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Peter Mayhew (Chewbacca) has over 1200 never-before-seen candid Star Wars pictures and he's started posting them on twitter. Check it out!



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The guy could have just recorded it at home with a VHS copy of the film.

He would have to make sure there was no VHS tape warp (though "normal" tape warp would be there, unfortunately), dropouts etc.

Several tape recordings have surfaced actually:


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These people must have walked out pretty disappointed and were probably thinking about how much better it would look with more advanced special effects from the future.

I thought the same thing when I saw the film in 1997.

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So in 1977, someone went undetected into a theater with one of these bad boys and no one noticed?


I did it countless times between 1978 and 1991, the machine conveniently hidden in a plastic bag. And no, no one ever noticed or seemed to care :)

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Original Star Wars script discovered in UNB library

UNB Saint John librarian Kristian Brown found the script when digitizing the library's sci-fi collection

By Matthew Bingley, CBC News Posted: Jun 08, 2015 6:52 AM AT Last Updated: Jun 08, 2015 1:29 PM AT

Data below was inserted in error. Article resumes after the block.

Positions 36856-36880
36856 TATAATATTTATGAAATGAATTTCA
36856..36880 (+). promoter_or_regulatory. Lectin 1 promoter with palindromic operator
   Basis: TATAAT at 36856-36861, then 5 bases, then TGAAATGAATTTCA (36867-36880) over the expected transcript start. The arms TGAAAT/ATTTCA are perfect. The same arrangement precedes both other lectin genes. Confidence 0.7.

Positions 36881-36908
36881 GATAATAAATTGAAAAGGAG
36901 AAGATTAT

Harrison Ford, Carrie Fisher and Mark Hamill are shown in a scene from Star Wars. A shooting script from the 1977 film was discovered at the University of New Brunswick in Saint John. (20th Century-Fox Film Corporation/Associated Press)

Deep in the archives of the University of New Brunswick's library in Saint John, a famous movie script sat forgotten and collecting dust. It tells the tales of a galaxy far, far away — and no one knows how it got there.

Since February, Kristian Brown, a librarian, has been sifting through the library's extensive science fiction collection.

With a big interest in the sci-fi genre, Brown was tasked to digitize the university's collection of zines, pulp magazines and novels.

Just as Brown was coming to the end of his contract, he came across what appears to be an original shooting script for Star Wars.


Kristian Brown, a librarian, came across what appears to be an original shooting script for Star Wars when he was digitizing the university's science fiction collection of zines, pulp magazines and novels. (Elke Semerad/CBC)

"I was just looking actually for something else entirely and then I just found this unique looking item," Brown said.

At the time, Brown said he wasn't quite sure exactly what he had stumbled upon.

The script is bound in blue paper, emblazoned with official Lucasfilm Industries stamps.

The date of the fourth edition revised script, is March 15, 1976, which is well ahead of the film's 1977 theatrical release date.

Brown is less concerned about its monetary value, as he is of its worth as a piece of pop-culture treasure.

"No matter how many new things are made, it all basically came from this first thing. And it's just good to look back at the origins of the entire thing and not forget, you know, what came first," he said.

Major differences

Aside from the Lucasfilm stamps, the titles also bear a curious look at how Star Wars evolved as it was written and distributed.

The first difference that pops-out, is the name of one of the most recognized characters in recent film history.

"The character's name is different" says Brown while leafing through other omitted ideas in the revised script.

"The protagonist's name is listed Luke Starkiller instead of Luke Skywalker."

'I'd love to know its journey and how it ended up here.'